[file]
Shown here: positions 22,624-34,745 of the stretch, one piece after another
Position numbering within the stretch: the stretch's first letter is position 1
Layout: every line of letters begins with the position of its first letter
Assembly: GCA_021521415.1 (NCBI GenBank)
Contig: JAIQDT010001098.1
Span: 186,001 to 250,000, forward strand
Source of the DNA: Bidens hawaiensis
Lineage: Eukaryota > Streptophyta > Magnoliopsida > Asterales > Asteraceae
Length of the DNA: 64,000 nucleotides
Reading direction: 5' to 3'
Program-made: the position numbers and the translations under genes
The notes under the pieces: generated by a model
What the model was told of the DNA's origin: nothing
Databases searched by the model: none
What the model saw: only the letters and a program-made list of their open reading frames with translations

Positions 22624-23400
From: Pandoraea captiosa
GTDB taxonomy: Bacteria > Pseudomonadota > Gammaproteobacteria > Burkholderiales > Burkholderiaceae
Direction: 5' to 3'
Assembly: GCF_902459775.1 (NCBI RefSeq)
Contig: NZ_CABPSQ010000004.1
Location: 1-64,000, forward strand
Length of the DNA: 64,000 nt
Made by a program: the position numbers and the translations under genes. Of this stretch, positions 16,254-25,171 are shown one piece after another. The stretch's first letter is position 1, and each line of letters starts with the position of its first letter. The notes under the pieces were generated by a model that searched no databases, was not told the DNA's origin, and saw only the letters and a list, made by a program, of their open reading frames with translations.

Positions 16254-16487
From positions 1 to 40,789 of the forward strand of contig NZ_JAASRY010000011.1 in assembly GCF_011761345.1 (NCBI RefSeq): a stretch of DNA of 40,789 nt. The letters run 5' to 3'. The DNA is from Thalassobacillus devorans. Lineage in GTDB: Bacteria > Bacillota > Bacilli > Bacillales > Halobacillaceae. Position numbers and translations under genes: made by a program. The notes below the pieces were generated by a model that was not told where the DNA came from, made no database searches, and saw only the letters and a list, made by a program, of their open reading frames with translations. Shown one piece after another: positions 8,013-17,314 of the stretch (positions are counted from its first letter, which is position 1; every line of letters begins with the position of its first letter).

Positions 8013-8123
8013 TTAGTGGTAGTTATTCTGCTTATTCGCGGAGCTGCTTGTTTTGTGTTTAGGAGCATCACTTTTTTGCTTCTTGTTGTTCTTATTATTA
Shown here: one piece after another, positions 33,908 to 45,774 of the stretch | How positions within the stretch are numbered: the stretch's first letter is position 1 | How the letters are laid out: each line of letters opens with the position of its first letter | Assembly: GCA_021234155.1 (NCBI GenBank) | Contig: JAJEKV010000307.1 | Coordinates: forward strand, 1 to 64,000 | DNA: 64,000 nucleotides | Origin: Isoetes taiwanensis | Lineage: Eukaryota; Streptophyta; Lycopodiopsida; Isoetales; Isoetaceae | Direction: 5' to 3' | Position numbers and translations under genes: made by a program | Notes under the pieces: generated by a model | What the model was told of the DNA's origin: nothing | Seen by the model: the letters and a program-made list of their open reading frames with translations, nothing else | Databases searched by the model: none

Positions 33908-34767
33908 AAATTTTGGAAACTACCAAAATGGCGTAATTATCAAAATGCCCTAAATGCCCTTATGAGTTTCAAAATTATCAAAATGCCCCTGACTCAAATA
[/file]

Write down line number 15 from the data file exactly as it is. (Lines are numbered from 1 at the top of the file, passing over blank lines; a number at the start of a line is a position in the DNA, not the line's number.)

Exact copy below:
What the model saw: only the letters and a program-made list of their open reading frames with translations